If you want to see what kind of adventure you can have in an urban environment, try Hidden Cities: Travels to the Secret Corners of the World’s Great Metropolises; A Memoir of Urban Exploration by Moses Gates. There’s a surprising amount of adventure you can have, in the forgotten parts of a city, either above or below your feet. It may not be the most legal of adventures, but they are there for the having, if you just look in the right places. Gates shows you some of the places to look.

If you like your adventure a bit more historical and full of war, I’ve got two choices for you. First up is Snow Treasure by Marie McSwigan. This book is written more for the younger set, but it makes a great read aloud so the adult in the family can enjoy it as well. It’s set in WWII Norway and the plot involves using the children of a town to smuggle gold out from under the noses of the Nazis. For a different WWII adventure, Going Solo presents Roald Dahl’s adventures in Africa before and during WWII. He volunteers for the Royal Air Force, but is given inadequate training and poor equipment, which means he almost dies in the desert on the way to his first posting.

Prefer your adventures to be more science fictional? You should definitely read The Martian by Andy Weir. This is currently my favorite book (and it was made into a great movie) and is the modern-day version of the “stranded on a desert island” trope. It’s just that now, you have to go to another planet in order to be in a situation where rescue isn’t hours away. Throughout the book, Mark Watney has all kinds of adventures as he tries to get to a place where he can be rescued and the people back home try to figure out how they can get someone to rescue him. It certainly emphasizes the importance of science and math for survival, as well as tinkering and being able to put something together that will work when you don’t have exactly the right tool.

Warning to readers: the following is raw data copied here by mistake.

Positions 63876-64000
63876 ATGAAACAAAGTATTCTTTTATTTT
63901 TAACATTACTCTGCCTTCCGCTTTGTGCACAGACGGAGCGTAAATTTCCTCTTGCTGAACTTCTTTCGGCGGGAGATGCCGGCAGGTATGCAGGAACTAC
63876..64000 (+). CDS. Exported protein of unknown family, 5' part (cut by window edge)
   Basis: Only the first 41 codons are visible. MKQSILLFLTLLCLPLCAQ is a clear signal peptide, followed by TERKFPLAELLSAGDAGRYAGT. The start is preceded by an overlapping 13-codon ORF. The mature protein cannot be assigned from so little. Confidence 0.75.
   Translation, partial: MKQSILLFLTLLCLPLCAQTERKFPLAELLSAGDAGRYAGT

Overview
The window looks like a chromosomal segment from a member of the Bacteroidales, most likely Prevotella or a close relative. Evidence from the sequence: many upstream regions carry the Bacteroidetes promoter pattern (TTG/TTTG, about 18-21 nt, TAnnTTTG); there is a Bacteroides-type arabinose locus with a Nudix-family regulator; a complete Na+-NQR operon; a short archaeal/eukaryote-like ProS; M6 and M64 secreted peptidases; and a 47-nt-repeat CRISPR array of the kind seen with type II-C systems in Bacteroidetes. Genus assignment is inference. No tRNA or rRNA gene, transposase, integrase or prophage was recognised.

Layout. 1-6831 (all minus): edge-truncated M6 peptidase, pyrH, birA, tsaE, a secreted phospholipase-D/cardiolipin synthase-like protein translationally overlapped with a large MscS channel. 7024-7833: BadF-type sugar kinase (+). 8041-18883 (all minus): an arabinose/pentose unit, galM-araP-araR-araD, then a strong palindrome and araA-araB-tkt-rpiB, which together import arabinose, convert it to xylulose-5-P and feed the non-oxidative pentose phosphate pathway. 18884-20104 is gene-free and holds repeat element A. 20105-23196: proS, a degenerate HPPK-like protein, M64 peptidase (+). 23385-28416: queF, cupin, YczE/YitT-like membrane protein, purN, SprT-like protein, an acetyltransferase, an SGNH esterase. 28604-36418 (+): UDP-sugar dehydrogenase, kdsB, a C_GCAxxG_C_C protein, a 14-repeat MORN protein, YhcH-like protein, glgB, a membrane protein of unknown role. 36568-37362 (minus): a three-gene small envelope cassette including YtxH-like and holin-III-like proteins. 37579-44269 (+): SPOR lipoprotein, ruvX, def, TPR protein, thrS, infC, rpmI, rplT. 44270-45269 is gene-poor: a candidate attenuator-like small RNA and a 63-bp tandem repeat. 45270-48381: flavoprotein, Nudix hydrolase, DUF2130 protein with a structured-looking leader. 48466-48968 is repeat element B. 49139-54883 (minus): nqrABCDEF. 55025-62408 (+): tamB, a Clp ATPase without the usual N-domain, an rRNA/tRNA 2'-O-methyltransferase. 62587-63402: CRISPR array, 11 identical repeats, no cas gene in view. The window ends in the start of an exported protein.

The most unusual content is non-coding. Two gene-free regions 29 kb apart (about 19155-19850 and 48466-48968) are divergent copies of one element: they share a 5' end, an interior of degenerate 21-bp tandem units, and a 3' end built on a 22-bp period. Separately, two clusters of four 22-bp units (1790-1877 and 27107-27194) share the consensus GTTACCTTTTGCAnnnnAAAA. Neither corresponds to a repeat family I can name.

Finally, a couple of suggestions to encourage you and your kids to get out and have some adventures on your own. Last Child in the Woods: Saving Our Children From Nature-Deficit Disorder by Richard Louv and The Geography of Childhood: Why Children Need Wild Places by Gary Paul Nabhan and Stephen Trimble both discuss the importance of getting out and having your own adventures in natural places. This is especially true for children and their development, but it’s important for everyone to get out once in a while. It doesn’t have to be to anywhere fancy or involve much planning. A trip to the woods or down to the beach is fine. And once you’re there, don’t worry about the miles you put in. Concentrate on seeing what’s around you and experiencing what nature has to offer.